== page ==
The vast majority committed suicide, were killed elsewhere, were never tried, or escaped abroad. Eichmann was one of the latter, getting documentation and travel permits through a “ratline” for former German Nazis and Italian Fascists to escape Europe and seek new lives abroad, mostly in South America.
Bascomb offers a lot of compelling evidence and an eviscerating argument that points to why exactly Eichmann could not immediately be brought to justice—no one really wanted the case. As Europe and the rest of the world began to rebuild in the late ‘40s and early ‘50s, most countries and their leaders were desperate to leave the specter of Nazism behind and concentrate on the new world enemy—Communism versus Capitalism, manifested in taking sides during the Cold War.
If it had not been for concentration camp survivors-turned Nazi hunters like Tuviah Friedman and Simon Wiesenthal who persisted for years to corroborate evidence on Eichmann’s whereabouts, the case may have gone cold and never been resolved. But, through more than one twist of fate, the case for bringing Eichmann to justice eventually landed in the lap of Isser Harel, the director of Mossad, the Israeli intelligence agency.
Once Harel became involved with the case and made it known, at least internally, that trying Eichmann for his role in the Holocaust was Israel’s responsibility since no one else wanted him, the young agency moved very fast. When enough evidence was obtained that Eichmann was posing as a “Riccardo Klement” and living with his wife and sons in Buenos Aires, Argentina, Harel put together an Israeli intelligence team to capture him.
By this point in the tale, I had reduced my finger nails to painful nubs and was racing through the book. Bascomb has a gift for these kinds of historical and dramatic narratives and his exhausting research in tracking down former Mossad agents as well as Nazis is evident because Hunting Eichmann is such a darn good read.
Bascomb’s description of the capture team reminded me of scenes in The Great Escape (1963), The Sting (1973) and Ocean’s Eleven (2001) where the various team members are handpicked and come together for the first time—emotional baggage included. For Eichmann’s capture, the group included Shalom Dani, the forger; Moshe Tabor and Peter Malkin, the strongmen; Ephraim Ilani, the native Spanish speaker; star Mossad agents Yaakov Gat and Zvi Aharoni; Avraham Shalom, deputy director of Shin Bet, Israeli’s domestic security service; and Rafi Eitan, who coordinated activities between Shin Bet and Mossad.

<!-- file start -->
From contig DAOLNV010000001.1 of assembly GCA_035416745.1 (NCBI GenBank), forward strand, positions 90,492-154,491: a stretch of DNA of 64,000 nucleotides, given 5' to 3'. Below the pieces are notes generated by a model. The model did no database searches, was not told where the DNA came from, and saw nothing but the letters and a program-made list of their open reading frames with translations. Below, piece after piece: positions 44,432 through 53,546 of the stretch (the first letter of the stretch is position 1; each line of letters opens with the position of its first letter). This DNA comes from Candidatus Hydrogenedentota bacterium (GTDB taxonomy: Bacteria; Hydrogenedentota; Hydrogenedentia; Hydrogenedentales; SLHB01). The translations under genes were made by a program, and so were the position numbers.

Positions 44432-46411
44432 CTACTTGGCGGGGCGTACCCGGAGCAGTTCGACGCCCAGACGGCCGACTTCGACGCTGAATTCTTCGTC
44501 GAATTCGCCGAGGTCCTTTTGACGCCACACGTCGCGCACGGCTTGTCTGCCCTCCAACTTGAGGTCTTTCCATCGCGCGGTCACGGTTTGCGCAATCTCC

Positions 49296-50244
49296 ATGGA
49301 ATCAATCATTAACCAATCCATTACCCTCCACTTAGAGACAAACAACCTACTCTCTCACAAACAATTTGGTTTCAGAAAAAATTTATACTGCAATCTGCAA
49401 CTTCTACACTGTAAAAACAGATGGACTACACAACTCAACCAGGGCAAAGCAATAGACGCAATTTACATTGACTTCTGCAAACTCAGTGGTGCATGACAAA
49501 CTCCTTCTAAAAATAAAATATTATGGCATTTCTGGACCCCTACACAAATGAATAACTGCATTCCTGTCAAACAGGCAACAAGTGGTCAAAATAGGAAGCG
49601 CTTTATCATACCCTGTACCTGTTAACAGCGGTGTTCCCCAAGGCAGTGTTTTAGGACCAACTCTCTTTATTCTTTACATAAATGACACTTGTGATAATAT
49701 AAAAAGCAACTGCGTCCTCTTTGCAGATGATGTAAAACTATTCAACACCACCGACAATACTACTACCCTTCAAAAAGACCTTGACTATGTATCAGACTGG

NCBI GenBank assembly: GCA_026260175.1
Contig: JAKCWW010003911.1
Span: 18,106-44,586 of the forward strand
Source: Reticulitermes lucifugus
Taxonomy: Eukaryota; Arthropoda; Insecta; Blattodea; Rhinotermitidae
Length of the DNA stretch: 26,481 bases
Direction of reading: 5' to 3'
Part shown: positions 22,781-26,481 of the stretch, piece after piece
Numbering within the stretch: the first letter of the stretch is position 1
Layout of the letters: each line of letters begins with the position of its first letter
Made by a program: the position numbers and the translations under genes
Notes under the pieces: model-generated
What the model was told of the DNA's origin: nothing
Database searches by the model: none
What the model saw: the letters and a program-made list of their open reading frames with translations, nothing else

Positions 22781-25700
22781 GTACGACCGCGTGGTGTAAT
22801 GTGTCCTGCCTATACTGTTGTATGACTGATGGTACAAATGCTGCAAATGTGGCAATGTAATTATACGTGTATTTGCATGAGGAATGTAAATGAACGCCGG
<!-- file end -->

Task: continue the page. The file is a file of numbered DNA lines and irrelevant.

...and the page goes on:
Bascomb walks the reader through the entire operation from start to finish as the agents were learning their roles and responsibilities as well. Each agent had to assume a new identity (and sometimes more than one), travel to Argentina from different points of embarkation, learn enough Spanish to get by and memorize over and over again every aspect of the plan.
But, the greatest surprise of the book still awaited me—the Israeli capture team’s use of their fledgling national airline, El Al, as a cover for capturing Eichmann and flying him back to Israel without the consent or knowledge of the Argentine government. When the team eventually does track Eichmann down and kidnap him in an elaborate and well-planned out scheme, only a handful of Israelis even knew about the covert operation.
When his capture became public knowledge in Israel and immediately the rest of the world, the Argentine government was shocked and demanded his return, which never happened. Instead, Eichmann was tried for war crimes and crimes against humanity and eventually put to death by hanging on 31 May 1962—the only time the death penalty had been used till and since in the State of Israel.
In the post-September 11 age of homeland security, treaties, NGOs, and inter-governmental cooperation, it seems impossible that this kind of kidnap/capture operation could be conducted now, which makes Bascomb’s book all the more important. Although Eichmann and the “banality” of his evil, as Hannah Arendt referred to it, may never be displaced from the human psyche, we should turn instead to commemorating and memorializing the men who brought him to justice.
Hopefully, this book gives them the credit they have always deserved. As Harel told his team before the capture, “Our memory reaches back through recorded history. The memory book lies open and the hand still writes.” Although Hunting Eichmann will hardly be the last book on this subject, it is comforting to know that someone’s hand is still writing.